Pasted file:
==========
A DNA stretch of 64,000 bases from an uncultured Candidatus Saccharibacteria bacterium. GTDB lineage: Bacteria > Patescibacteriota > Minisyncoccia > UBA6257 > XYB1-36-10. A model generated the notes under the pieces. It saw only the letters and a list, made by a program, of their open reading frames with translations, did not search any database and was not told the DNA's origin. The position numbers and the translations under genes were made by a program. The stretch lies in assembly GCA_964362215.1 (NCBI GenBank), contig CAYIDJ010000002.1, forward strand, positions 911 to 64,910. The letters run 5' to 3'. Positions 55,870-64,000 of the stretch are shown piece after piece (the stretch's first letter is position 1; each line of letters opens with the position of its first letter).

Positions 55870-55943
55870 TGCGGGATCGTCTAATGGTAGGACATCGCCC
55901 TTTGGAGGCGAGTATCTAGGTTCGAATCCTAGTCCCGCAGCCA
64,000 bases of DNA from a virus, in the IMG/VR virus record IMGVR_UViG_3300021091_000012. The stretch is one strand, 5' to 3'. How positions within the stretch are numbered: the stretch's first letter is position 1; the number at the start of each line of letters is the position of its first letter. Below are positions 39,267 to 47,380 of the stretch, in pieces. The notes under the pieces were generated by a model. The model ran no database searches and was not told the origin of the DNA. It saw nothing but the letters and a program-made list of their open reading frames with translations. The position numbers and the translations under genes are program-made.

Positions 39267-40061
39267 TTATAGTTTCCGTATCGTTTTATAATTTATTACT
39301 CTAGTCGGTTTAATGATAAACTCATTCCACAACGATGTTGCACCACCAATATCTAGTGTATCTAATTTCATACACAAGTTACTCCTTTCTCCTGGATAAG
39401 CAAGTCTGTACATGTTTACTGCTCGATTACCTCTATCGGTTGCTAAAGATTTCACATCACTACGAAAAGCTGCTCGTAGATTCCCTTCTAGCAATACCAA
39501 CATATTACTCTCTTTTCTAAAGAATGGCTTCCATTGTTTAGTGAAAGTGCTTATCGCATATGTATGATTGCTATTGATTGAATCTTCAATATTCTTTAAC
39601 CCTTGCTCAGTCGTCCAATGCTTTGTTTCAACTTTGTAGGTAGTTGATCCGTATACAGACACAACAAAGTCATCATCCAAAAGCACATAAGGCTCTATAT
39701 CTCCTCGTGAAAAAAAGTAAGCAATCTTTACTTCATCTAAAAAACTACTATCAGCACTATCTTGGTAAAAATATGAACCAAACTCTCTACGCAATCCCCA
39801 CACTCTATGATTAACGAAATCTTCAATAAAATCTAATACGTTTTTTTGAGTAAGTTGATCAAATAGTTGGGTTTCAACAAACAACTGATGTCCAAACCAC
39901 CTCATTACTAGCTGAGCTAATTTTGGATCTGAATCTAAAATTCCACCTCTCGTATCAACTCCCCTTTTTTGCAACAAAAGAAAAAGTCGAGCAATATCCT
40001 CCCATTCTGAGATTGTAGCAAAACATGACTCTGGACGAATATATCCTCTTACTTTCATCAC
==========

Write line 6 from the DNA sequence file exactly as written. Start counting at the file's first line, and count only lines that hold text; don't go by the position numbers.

Positions 39267-40061